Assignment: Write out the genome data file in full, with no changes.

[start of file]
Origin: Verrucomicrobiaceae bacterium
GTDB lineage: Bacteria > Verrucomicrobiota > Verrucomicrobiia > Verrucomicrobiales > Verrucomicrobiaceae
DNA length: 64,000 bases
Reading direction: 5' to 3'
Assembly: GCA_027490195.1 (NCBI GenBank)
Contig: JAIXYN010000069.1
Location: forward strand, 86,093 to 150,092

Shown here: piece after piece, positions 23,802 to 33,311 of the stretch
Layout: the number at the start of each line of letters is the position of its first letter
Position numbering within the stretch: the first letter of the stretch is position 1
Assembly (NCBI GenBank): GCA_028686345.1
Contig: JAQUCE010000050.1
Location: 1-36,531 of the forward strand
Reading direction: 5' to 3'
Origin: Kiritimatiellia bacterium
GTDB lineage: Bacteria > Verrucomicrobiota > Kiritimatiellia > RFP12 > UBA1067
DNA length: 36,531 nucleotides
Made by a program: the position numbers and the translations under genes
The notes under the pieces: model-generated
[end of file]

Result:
Origin: Verrucomicrobiaceae bacterium
GTDB lineage: Bacteria > Verrucomicrobiota > Verrucomicrobiia > Verrucomicrobiales > Verrucomicrobiaceae
DNA length: 64,000 bases
Reading direction: 5' to 3'
Assembly: GCA_027490195.1 (NCBI GenBank)
Contig: JAIXYN010000069.1
Location: forward strand, 86,093 to 150,092

Shown here: piece after piece, positions 23,802 to 33,311 of the stretch
Layout: the number at the start of each line of letters is the position of its first letter
Position numbering within the stretch: the first letter of the stretch is position 1
Assembly (NCBI GenBank): GCA_028686345.1
Contig: JAQUCE010000050.1
Location: 1-36,531 of the forward strand
Reading direction: 5' to 3'
Origin: Kiritimatiellia bacterium
GTDB lineage: Bacteria > Verrucomicrobiota > Kiritimatiellia > RFP12 > UBA1067
DNA length: 36,531 nucleotides
Made by a program: the position numbers and the translations under genes
The notes under the pieces: model-generated